SCANDI BROWSER Meister Opera has caught people on the hop by removing its standalone Opera Max from the Google Play Store.
The app, which used Opera's servers to compact data in a more squishy way to save the end user money, has been discontinued without notice, with Opera saying it wants to concentrate on its core offering.
"The product had a substantially different value proposition than our browser products, and represented a different focus for Opera. We, therefore, focus on our browsers and other upcoming services."
For those already using it, the service is still working. Even though it has been removed from the Play Store, it is still working server-side and there are no immediate plans to change that, and Opera (who are good eggs) have promised to give people notice before it is switched off.
Given that Opera Max uses similar technology to the Turbo mode in the main Opera browser, there's no real reason to just stop, unless it's to lure people away and on to the main Opera Browser.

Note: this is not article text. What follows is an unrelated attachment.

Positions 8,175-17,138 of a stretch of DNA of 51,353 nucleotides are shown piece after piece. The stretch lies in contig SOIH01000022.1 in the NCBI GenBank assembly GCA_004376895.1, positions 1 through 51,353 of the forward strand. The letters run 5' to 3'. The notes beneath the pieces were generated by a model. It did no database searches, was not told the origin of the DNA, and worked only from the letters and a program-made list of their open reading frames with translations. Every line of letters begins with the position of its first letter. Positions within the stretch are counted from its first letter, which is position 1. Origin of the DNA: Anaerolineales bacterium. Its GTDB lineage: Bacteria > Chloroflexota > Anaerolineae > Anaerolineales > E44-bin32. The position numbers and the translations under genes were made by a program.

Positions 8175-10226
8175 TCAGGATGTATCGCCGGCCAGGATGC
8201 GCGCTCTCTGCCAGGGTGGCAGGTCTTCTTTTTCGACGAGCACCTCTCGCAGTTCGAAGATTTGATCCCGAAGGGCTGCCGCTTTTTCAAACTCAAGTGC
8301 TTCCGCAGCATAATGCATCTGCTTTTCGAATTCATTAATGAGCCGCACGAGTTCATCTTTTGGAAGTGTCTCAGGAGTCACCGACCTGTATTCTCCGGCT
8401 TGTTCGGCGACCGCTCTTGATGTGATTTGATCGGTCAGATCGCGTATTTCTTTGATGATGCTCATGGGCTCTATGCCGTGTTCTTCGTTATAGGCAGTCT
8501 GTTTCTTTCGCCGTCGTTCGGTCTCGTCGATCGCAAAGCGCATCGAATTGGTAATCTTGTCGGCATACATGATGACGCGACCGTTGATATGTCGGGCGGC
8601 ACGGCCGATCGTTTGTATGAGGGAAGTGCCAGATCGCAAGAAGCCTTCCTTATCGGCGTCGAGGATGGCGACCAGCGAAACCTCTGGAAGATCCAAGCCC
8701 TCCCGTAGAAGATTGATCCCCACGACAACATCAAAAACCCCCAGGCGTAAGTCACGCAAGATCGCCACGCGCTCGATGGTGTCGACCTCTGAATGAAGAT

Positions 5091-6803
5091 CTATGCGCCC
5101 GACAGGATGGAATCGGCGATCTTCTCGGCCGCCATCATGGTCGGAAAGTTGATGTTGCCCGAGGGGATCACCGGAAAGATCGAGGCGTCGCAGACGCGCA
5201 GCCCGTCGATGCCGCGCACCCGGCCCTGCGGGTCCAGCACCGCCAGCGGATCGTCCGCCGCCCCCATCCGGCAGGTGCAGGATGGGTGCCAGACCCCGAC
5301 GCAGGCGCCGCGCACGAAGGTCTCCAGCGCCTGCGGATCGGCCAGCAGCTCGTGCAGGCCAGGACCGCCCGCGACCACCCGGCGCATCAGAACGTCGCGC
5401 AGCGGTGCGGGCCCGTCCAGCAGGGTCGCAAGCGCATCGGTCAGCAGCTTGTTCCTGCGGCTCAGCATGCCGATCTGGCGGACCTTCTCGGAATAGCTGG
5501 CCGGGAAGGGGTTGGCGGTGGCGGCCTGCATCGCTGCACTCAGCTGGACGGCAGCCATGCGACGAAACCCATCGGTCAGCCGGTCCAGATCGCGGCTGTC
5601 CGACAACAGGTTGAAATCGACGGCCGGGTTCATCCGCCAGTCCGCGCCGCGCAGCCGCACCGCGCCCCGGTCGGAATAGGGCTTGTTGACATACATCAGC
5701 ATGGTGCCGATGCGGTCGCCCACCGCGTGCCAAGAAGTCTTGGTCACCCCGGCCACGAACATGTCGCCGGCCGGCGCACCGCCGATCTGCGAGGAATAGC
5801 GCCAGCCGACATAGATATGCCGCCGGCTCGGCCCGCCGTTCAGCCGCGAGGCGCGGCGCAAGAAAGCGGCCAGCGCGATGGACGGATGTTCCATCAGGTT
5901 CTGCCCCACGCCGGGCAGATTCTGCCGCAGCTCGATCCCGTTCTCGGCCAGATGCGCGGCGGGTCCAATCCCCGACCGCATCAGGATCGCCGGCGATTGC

To that end, it doesn't strike us that this is a particularly different focus. After all, one of the main bragging rights for the Opera Browser are things like the Turbo feature, the built-in VPN and ad-blockers, all of which involve running things through the companies servers.
If you still want to try it out for as long as it lasts, then you can still find the APK, though heed the usual warnings about sideloading apps, if you choose the wrong link (especially with something that is taking control of your internet traffic) then you could find yourself fairly screwed. APK Mirror is a safe bet, though we take no responsibility for using it.
Opera is now Chinese-owned but remains true to its Scandi roots, run as a separate company. µ
Firm wants to offer plenty of performance for lower prices
Second privacy misfire in as many months
Last-gen Titan cards reduced to graphical gnats
For those who want to read INQ with a plastic box strapped to their face